Cannabis Based SATIVEX® Significantly Reduces Central Neuropathic Pain in People With Multiple Sclerosis
28 Sep 2005
The cannabis based medicine, Sativex®, is effective in reducing central neuropathic pain and sleep disturbance in people with Multiple Sclerosis (MS) in a UK study published today in the medical journal, Neurology 1.
This randomised, controlled trial demonstrates that Sativex® was significantly superior to placebo in reducing the mean intensity of pain (p=0.005) and sleep disturbance (p=0.003) amongst people with MS1.
The study was conducted in 66 patients, 65% of whom required support to walk or were wheelchair bound and were suffering from moderate to severe central neuropathic pain which had not been alleviated by currently available medications. Patients continued to take their existing medication throughout the trial1.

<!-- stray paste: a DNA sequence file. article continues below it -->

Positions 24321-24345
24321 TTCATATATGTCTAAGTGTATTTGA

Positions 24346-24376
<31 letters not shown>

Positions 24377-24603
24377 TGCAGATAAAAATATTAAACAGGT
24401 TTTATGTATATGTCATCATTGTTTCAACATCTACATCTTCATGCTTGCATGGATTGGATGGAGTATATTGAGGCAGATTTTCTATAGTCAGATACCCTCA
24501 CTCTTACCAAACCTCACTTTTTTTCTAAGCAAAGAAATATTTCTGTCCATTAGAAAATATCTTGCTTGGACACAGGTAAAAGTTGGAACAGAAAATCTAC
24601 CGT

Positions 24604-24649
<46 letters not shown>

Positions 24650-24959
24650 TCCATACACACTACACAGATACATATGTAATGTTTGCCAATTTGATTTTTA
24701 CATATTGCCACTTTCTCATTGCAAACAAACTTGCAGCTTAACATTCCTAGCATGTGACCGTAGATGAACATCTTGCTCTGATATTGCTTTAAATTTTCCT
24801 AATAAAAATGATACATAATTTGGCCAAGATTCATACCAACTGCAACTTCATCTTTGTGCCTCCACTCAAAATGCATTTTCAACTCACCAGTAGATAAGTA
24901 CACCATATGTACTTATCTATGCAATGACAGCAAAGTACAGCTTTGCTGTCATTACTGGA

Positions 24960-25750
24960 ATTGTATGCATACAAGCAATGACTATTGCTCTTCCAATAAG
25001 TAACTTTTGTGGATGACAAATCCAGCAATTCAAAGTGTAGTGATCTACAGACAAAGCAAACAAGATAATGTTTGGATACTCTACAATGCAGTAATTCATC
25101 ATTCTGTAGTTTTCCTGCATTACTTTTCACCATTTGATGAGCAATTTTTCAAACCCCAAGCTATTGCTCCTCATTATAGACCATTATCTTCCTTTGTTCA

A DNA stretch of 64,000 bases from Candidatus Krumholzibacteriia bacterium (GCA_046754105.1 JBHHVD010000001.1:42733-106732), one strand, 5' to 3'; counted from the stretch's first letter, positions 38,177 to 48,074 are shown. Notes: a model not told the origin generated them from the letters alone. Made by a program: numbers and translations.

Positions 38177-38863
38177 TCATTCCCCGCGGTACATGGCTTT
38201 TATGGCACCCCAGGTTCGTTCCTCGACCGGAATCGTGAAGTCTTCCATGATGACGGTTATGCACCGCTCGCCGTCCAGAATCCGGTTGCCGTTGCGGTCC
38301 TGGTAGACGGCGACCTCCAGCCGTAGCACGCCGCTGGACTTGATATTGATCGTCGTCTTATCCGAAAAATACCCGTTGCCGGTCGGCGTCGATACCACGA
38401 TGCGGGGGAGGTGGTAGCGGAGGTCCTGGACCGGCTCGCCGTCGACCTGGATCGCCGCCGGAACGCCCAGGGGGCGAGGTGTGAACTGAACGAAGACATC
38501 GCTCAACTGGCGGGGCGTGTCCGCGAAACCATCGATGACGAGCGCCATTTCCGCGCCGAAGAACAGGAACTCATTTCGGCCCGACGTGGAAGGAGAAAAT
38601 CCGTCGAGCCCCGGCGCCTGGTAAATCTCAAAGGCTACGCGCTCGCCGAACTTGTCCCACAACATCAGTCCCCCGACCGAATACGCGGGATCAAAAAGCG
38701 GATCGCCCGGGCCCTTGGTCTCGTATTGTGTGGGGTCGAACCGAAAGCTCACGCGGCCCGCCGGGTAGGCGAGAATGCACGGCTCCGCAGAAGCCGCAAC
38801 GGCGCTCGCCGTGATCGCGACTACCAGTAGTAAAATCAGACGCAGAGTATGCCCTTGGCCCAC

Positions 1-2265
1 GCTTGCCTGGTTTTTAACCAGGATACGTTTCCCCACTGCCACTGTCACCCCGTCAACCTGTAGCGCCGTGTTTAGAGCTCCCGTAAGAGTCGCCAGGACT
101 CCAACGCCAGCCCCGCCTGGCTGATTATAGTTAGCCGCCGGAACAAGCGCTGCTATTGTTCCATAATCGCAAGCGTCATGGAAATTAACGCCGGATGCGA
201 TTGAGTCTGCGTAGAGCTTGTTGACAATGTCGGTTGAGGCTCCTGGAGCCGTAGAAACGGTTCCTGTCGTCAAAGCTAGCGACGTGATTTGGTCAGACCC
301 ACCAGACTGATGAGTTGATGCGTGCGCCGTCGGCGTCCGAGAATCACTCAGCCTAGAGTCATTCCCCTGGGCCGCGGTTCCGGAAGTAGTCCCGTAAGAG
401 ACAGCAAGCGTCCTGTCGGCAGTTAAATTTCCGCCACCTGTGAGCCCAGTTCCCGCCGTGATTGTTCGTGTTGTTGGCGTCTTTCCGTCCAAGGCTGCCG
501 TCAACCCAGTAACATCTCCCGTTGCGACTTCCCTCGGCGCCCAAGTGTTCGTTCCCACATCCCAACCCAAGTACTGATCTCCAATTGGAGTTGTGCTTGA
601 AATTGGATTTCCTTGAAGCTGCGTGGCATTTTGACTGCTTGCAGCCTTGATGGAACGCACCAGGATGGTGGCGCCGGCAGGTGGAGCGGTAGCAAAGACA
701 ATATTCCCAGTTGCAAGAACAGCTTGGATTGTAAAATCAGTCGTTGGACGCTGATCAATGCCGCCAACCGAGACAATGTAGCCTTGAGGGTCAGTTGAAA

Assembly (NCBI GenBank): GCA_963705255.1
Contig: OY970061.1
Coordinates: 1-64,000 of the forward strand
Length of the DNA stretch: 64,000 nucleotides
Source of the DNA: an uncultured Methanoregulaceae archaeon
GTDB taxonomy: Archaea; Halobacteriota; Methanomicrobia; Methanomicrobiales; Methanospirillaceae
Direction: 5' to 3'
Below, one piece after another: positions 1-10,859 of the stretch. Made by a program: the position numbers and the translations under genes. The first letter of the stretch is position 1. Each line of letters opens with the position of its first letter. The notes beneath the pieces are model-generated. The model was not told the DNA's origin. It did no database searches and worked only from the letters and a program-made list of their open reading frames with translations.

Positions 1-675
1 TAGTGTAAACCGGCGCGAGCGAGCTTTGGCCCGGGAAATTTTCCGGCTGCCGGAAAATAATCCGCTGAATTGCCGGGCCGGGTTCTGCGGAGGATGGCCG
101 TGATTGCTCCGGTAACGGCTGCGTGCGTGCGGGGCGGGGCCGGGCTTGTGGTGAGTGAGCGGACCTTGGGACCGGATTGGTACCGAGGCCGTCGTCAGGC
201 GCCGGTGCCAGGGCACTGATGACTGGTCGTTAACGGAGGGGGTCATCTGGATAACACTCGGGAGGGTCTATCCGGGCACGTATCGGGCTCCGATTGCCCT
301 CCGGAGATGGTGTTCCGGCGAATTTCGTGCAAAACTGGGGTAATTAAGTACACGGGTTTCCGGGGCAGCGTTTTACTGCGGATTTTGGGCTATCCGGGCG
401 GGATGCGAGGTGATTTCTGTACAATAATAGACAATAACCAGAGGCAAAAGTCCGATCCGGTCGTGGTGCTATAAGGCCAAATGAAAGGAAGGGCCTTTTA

Sativex® was administered as an oromucosal spray allowing flexible dosing which is ideally suited to the variable nature of MS. Sativex® was generally well tolerated in the study, although more patients on Sativex® than placebo reported dizziness, dry mouth and somnolence. Cognitive side effects were limited to long-term memory storage1.
Dr. Carolyn Young, principal investigator and Consultant Neurologist based at the Walton Centre for Neurology and Neurosurgery in Liverpool said, “Central neuropathic pain occurs frequently in people with MS. It can be tremendously debilitating and unresponsive to existing therapies. Our findings demonstrate that Sativex was effective in reducing both central pain in MS and pain-related sleep disturbance in a population with moderate to severe central pain inadequately relieved by existing medication”.